Each year the researchers at the University receive hundreds of millions of dollars in support from the federal government, foundations, and industry. Between 2000 and 2009, for example, total sponsored research funding at the University grew from $220 million to $355 million. As of October 31, 2009, we had received a further $34.9 million under the American Recovery and Reinvestment Act. Between July 2004 and June 2009 our Center for Emerging and Innovative Sciences delivered $607 million in economic impact to New York State by creating new jobs, saving companies money, and spurring spending on new equipment and infrastructure.
Behind each successful grant proposal is a story. The accounts of the ingenuity of our researchers provide cogent explanations as to why research universities are so vital to our nation’s progress. Let me offer a few examples.
During my first year as University president, I visited the faculty of each department in the College of Arts, Sciences, and Engineering and asked them to tell me about their work. Their responses were fascinating, varied, and inspiring. The first two sentences of then Assistant Professor Vera Gorbunova’s account were particularly memorable. “Why does the average squirrel live 10 times longer than the average rat? My challenge is to find out.” She hypothesized that squirrels—which can live up to 24 years—had developed an anticancer mechanism that allows them to slow down cell division, including the uncontrolled cell growth seen in cancer.
Three years later I again met with the Department of Biology and recalling Professor Gorbunova’s earlier question, asked, “Have you discovered the answer?” She may have.
Working with fellow University Biology Professor Andrei Seluanov, Gorbunova has focused on the naked mole rat that has never been found to have cancerous tumors. Gorbunova and Seluanov believe they have uncovered previously unknown anticancer mechanisms in certain long-lived rodents, including naked mole rats and squirrels, that appear to be different from anticancer mechanisms employed by humans and other mammals studied so far. If Gorbunova and others are able to isolate and understand this mechanism, they will be able to assess its potential applicability to assist human cells to thwart the onset of tumor growth. This is a potentially transformational result, a way to prevent cancer’s creation. While it is too early to know whether this research and that of fellow scientists at other institutions will succeed, research universities are the world’s leaders in addressing the basic science that makes this type of breakthrough possible.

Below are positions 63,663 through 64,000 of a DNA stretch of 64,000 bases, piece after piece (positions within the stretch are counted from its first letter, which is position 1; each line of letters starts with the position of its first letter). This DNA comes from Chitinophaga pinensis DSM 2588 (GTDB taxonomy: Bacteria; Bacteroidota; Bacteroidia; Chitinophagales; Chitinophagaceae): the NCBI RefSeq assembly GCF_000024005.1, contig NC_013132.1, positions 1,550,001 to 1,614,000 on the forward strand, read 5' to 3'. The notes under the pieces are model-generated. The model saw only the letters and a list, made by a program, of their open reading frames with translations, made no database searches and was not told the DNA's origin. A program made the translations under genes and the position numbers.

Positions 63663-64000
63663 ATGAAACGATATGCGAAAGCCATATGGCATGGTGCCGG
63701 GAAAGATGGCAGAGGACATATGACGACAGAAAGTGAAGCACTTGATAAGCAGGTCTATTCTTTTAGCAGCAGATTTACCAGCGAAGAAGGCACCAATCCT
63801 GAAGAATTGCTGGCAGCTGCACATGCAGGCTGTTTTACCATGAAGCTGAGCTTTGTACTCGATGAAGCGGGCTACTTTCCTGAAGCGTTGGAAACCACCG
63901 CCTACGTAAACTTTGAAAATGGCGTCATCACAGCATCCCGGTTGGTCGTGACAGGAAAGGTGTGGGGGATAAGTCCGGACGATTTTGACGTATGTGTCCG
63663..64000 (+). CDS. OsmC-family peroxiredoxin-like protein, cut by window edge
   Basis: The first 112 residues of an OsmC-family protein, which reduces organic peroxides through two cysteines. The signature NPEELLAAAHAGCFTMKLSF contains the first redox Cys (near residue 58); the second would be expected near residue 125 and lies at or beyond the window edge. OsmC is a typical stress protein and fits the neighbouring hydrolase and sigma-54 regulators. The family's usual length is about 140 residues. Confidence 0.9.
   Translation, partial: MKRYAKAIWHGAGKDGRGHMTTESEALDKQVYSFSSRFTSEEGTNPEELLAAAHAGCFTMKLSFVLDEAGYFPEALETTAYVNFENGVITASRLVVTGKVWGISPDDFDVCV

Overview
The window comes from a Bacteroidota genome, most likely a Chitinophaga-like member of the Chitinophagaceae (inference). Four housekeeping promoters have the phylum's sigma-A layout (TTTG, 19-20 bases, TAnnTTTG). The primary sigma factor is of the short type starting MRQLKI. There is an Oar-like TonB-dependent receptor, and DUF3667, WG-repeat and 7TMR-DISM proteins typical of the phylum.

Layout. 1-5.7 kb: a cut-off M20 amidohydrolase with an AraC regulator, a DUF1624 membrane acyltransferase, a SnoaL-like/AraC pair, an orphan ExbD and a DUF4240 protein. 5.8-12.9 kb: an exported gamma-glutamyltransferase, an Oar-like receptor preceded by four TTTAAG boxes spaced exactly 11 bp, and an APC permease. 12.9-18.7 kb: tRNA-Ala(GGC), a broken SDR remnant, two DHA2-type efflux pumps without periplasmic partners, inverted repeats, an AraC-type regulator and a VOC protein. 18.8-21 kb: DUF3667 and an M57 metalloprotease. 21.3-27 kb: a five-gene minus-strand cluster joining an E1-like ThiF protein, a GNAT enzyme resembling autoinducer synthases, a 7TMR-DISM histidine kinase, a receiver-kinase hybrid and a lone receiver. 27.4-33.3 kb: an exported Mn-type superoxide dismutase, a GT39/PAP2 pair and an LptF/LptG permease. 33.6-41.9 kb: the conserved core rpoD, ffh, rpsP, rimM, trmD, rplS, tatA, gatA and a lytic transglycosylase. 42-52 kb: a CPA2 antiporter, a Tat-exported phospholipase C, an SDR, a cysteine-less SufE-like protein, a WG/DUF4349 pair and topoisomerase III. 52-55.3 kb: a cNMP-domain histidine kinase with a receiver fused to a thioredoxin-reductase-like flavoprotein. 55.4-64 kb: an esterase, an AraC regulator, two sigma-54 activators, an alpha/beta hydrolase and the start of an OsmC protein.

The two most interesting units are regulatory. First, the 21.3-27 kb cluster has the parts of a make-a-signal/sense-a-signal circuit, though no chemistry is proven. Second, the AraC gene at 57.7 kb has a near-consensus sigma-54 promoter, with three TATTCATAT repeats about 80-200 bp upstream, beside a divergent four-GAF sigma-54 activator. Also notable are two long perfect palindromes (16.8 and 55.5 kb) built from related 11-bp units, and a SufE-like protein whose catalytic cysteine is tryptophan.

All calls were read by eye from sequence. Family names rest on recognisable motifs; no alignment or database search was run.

Other research scientists at the University are involved in similarly potentially consequential discoveries. In July, Neurosurgery Professor Maiken Nedergaard and her team announced a most exciting—and unlikely—discovery. The researchers found that a compound akin to the blue dye in foods like M&Ms and Gatorade may offer a breakthrough treatment for spinal cord injuries.
The substance known as BBG, or Brilliant Blue G, appears to shut down the cascade of molecular events that cause secondary damage to the spinal cord. This damage, which happens in the hours following a spinal injury, often leaves patients with permanent paralysis. Nedergaard has been a pioneer in understanding the molecular chain of events that occurs following spinal injuries. She’s focused much of her work on astrocytes, a form of glial cells that are central to the healthy functioning of the spinal cord and nervous system. Although it will likely take several years to fully test this new approach, Nedergaard is hopeful the research will yield a safe and practical treatment that will allow people who suffer spinal cord injuries to make dramatic recoveries.
Assistant Professor of Chemical Engineering Mitch Anthamatten is literally reshaping the way rubber is engineered, with striking results. Anthamatten is developing a new class of rubber compounds called shape-memory polymers that never forget their original shape.
When one of these polymers is stretched, molded, or altered, it can be returned to its original shape simply by heating it. For example, imagine if a car bumper made out of this shape-memory polymer were damaged in an accident. A repair would be as simple as applying heat.
Anthamatten did not invent the first shape-memory polymers, but his version is significant because engineers can control the speed at which Anthamatten’s polymers return to their original shape. This could be important in a medical implant procedure, for instance, where a surgeon may want to temporarily deform an implant so that it could fit through a small incision, and have it stay deformed until it reaches its final destination in the body, at which point it could expand to its full, normal shape.
At the University, there are today approximately 1,800 faculty members who work in our science, engineering, and medical laboratories assisted by nearly 2,400 graduate students and postdoctoral fellows. Laboratories such as these at our University are the places where new discoveries that will transform our future are created.